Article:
26th of October is a big day for the city of Thessaloniki. It is the nameday of the city’s patron saint, Saint Demetrius. He was born in Thessaloniki in 270 AD and was executed also here in 305 AD after being tortured on the crypt below the church. After the growth of his veneration as saint, the city of Thessaloniki suffered repeated attacks and sieges from the Slavic people who moved into the Balkans, and Demetrius was credited with many miraculous interventions to defend the city
The Church of Saint Demetrius, or Hagios Demetrios, is the main sanctuary dedicated to Saint Demetrius, dating from a time when Thessaloniki was the second largest city of the Byzantine Empire. It is part of the site Palaeochristian and Byzantine Monuments of Thessaloniki on the list of World Heritage Sites by UNESCO since 1988.
The first church on the spot was constructed in the early 4th century AD, replacing a Roman bath. The church was eventually reconstructed as a five-aisled basilica in 629–634. This was the surviving form of the church much as it is today.
The basilica is famous for six extant mosaic panels that survived through the difficult times the church has passed over the years, depicting St. Demetrius with officials responsible for the restoration and with children. Other magnificent mosaics, recorded as covering the church interior, were lost either during the four centuries when it functioned as a mosque (1493–1912) or in the Great Thessaloniki Fire of 1917 that destroyed much of the city. It also destroyed the roof and upper walls of the church. Following the Great Fire of 1917, it took decades to restore the church. Archeological excavations conducted in the 1930s and 1940s uncovered the ruins of a Roman bath, where St. Demetrius was said to have been held prisoner and executed. A Roman well was also discovered. Scholars believe this is where soldiers dropped the body of St. Demetrius after his execution. After restoration, the church was reconsecrated in 1949.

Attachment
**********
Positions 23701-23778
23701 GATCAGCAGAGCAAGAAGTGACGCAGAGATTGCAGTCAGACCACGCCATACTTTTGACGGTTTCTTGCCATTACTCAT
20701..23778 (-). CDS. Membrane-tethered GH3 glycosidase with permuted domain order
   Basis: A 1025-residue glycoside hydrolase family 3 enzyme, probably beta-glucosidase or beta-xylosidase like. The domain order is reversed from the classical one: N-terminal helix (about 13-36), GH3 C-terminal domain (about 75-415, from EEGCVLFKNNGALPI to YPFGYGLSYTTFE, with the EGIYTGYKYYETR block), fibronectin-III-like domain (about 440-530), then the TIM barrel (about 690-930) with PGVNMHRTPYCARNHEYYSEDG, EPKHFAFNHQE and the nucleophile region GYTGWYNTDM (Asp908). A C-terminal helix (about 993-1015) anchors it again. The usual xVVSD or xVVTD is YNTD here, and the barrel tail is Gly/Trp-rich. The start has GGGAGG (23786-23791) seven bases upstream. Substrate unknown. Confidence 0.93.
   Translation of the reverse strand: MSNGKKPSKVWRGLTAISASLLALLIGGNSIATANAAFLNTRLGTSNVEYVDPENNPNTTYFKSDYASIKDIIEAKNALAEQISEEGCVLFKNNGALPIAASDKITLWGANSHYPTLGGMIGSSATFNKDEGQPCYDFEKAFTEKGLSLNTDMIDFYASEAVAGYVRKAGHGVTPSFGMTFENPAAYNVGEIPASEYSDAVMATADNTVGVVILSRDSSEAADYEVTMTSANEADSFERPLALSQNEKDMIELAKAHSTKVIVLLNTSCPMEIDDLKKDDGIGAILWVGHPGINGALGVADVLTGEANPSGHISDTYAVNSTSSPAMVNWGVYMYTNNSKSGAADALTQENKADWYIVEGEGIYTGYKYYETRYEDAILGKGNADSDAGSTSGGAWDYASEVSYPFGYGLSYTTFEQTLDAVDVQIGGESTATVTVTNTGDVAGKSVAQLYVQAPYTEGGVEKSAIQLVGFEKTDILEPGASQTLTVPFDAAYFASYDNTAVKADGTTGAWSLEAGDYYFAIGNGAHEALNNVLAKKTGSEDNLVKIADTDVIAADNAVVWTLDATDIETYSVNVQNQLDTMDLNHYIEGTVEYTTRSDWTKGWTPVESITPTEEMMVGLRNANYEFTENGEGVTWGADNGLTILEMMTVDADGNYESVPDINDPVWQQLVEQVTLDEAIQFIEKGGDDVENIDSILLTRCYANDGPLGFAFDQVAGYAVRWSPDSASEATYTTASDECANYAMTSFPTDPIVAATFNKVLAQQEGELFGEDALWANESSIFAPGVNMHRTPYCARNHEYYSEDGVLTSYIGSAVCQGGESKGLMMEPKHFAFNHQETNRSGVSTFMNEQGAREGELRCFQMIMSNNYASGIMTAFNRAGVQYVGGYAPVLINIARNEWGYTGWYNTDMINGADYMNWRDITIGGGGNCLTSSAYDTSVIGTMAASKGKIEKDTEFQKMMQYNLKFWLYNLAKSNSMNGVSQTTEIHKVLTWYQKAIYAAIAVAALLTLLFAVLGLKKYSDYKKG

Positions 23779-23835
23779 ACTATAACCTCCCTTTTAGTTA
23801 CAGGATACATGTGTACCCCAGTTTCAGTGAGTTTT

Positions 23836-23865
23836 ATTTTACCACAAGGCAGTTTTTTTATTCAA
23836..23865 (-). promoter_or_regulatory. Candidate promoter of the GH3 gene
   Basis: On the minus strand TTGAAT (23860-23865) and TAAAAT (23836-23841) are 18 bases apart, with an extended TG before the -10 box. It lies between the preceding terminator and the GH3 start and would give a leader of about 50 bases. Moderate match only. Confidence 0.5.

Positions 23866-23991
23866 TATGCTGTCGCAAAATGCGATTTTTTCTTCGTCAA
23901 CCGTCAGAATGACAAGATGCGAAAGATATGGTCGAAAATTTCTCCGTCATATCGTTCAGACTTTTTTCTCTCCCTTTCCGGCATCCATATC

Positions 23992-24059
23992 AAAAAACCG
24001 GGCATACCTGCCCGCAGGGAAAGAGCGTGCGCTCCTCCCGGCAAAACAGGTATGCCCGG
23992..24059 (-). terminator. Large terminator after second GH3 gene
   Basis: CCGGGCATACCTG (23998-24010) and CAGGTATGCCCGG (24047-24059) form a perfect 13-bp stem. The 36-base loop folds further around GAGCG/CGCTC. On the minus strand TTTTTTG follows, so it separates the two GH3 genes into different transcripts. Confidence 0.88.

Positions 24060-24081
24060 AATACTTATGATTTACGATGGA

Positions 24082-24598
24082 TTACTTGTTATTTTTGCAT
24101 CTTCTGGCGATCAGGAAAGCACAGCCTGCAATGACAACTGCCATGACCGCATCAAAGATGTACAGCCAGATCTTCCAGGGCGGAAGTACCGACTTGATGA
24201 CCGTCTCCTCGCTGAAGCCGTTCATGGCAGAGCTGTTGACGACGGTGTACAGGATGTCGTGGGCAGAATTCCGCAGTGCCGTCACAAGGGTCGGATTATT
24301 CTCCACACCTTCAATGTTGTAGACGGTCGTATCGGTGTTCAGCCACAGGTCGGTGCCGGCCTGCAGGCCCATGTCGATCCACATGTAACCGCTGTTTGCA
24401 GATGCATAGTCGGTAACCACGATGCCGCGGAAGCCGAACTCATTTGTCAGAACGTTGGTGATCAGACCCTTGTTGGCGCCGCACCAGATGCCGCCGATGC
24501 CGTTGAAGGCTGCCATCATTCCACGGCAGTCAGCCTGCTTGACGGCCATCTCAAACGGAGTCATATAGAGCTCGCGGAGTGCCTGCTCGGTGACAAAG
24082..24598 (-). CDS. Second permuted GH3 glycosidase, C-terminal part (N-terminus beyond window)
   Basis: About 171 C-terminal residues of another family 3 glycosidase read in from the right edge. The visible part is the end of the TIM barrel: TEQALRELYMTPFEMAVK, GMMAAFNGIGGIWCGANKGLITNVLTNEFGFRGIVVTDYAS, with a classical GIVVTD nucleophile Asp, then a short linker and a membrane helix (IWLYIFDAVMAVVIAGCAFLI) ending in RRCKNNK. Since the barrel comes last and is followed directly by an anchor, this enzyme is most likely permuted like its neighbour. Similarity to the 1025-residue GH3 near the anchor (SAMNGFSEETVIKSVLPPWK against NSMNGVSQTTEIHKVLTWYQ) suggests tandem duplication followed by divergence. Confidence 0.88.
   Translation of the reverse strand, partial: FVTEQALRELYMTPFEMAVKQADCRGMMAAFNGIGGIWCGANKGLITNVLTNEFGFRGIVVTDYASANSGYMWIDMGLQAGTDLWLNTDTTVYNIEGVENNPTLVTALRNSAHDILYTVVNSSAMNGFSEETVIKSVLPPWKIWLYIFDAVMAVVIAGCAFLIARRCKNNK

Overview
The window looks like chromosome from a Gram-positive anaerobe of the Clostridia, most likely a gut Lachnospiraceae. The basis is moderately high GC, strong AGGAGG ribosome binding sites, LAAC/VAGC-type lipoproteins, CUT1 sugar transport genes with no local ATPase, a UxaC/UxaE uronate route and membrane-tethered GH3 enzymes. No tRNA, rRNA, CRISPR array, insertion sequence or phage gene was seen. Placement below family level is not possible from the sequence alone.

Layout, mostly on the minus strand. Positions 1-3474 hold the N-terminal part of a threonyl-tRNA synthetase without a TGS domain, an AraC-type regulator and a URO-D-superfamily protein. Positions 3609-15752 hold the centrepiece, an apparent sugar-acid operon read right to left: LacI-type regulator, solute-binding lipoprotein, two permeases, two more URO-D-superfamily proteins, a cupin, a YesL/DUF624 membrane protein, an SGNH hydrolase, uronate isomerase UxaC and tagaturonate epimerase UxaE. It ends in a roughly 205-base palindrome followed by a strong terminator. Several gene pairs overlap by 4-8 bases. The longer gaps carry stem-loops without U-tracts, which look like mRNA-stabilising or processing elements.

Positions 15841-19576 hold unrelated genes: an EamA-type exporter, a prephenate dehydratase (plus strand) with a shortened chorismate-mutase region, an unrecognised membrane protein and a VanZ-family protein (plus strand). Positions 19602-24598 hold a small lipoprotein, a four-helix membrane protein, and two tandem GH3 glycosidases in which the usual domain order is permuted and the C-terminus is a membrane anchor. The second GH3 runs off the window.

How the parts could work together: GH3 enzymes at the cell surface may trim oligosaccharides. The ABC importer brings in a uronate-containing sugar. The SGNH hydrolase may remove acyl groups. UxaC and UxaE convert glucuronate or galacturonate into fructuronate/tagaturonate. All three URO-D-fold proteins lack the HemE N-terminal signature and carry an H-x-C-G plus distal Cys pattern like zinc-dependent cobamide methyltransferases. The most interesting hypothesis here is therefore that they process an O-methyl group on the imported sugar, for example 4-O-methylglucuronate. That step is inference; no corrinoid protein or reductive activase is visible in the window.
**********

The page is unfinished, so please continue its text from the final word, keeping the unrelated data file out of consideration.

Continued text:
Underneath the Church of St Demetrios is the cypt, the place where St Demetrios, Thessaloniki’s patron saint, was martyred.
As the level of the ground gradually rose over the centuries, this area acquired the form of a crypt. According both to tradition and to archaeological findings, it was an old bathhouse, in which Demetrios was imprisoned and eventually martyred in ad 303. In the 5th century, when the first Church of St Demetrios was built, the site of his martyrdom was incorporated into the church and the fountain was converted into a source of holy water. In the years that followed, the fountain acquired basins, from which the faithful could collect myron, the sweet-smelling oil produced by the saint’s relics. The crypt filled up with earth during the period of Ottoman rule and was not rediscovered until after the fire of 1917. It has been restored by the Archaeological Service and was converted into an exhibition space in 1988.
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